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Linda Vista’s education makeover

Posted: July 14th, 2017 | Featured, News | No Comments

By Megan Burks | KPBS

Linda Vista is getting some education love this summer. San Diego Unified announced on June 22 that three of its schools would become science-based magnet schools next year. A new charter school is also breaking ground in the neighborhood.

Montgomery Middle School and Carson and Linda Vista elementary schools will become science-based magnets, meaning they will revamp their curriculum and open enrollment to students district wide.

The U.S. Department of Education awarded the schools $10 million for the change in October. Roosevelt has already gotten to work, helping teachers craft lessons around an aquaponics greenhouse and garden on campus.

“In their science class, if they’re learning about the scientific method, they might apply it out here in our garden,” Principal Stephanie Brown said.

That is what happened when students discovered their soil lacked nutrients.

“So to apply the scientific method, they decided they were going to grow a cover crop to see if that would increase the nutrients of the soil,” Brown said. “Indeed it did and now they’re able to grow strawberries out here because it’s strawberry season.”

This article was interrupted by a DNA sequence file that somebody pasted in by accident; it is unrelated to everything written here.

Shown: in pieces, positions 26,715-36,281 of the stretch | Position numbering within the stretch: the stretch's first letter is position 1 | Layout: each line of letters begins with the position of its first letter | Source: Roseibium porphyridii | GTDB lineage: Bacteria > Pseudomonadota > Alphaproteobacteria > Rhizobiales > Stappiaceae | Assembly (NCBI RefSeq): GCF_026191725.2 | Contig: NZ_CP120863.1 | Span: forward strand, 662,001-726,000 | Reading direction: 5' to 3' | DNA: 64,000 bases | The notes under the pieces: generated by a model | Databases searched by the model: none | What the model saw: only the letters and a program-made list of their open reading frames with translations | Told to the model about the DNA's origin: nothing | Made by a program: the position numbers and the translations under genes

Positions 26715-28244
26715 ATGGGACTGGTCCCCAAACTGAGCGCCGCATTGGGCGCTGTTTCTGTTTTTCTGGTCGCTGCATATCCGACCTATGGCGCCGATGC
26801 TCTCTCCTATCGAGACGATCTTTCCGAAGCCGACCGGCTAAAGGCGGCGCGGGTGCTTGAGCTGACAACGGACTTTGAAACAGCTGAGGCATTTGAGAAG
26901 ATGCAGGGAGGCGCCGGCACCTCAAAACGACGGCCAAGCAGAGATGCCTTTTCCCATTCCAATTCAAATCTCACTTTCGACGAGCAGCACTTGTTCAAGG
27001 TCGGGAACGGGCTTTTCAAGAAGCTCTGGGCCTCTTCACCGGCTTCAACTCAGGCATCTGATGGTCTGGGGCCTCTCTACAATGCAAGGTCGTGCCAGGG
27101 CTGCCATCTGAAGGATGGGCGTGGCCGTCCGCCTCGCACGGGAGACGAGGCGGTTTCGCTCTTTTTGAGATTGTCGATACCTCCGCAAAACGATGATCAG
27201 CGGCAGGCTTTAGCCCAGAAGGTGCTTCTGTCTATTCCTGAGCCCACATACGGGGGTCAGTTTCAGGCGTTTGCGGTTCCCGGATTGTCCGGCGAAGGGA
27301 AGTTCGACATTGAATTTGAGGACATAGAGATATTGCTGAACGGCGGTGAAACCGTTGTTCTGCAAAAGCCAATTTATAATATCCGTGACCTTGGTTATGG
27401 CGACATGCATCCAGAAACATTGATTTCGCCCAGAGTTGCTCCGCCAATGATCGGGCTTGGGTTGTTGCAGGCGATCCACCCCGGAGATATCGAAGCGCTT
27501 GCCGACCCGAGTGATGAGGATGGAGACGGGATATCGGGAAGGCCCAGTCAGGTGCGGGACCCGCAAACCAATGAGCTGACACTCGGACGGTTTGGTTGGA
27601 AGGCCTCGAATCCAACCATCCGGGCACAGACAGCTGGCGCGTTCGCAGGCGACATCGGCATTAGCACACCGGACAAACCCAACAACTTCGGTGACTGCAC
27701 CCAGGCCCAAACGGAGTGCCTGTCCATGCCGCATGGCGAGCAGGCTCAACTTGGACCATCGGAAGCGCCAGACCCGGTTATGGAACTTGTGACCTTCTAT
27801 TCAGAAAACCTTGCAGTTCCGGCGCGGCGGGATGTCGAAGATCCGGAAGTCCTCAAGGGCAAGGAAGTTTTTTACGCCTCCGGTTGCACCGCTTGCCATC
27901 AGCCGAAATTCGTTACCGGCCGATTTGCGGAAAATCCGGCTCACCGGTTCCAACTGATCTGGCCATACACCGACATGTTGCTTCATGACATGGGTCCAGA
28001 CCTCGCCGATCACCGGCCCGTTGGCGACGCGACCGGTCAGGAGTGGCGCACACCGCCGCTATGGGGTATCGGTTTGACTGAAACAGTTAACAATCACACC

Brown said the magnet schools would still have plenty of room for children in the neighborhood. While enrollment at Montgomery is slowly increasing, it has dropped to 450 from a high of more than 800 students. The decrease is due in part by the growth of charter schools, another of which broke ground June 23.

Thrive charter school has partnered with the Bayside Community Center a few blocks away to build a brand new building that will house a school and community programs. Bayside is beloved in Linda Vista but has faced tough financial times in recent years. Thrive has seen national recognition for its personalized learning strategies.

Magnet schools are one way districts can compete with such charters for students.

But principal Stephanie Brown said neighborhood kids will reap the benefits, too, as teachers refocus around the science theme.

“Our kids in the school system are so accustomed to learning things in isolation and really what I call collecting the dots of information. Now the kids can see the connection,” she said. “In the real world, we don’t stop what we’re doing and say, ‘I’m doing math right now.’ That’s not how it works. It’s an integration of all the disciplines coming together.”

The district also announced on June 22 a partnership with California Coast Credit Union to offer teachers grants of $500 to $2,000 for projects similar to Montgomery’s greenhouse and garden.

Superintendent Cindy Marten encouraged schools throughout the district — magnet or not — to strive for such educational opportunities.

“Hands-on learning leads to real jobs,” she said, “and real contributions to our community.”

—Megan Burks is the education reporter at KPBS. She reports on teaching and learning from infancy to adulthood, the achievement gap and school governance. Reach her at kpbs.org/staff/megan-burks.

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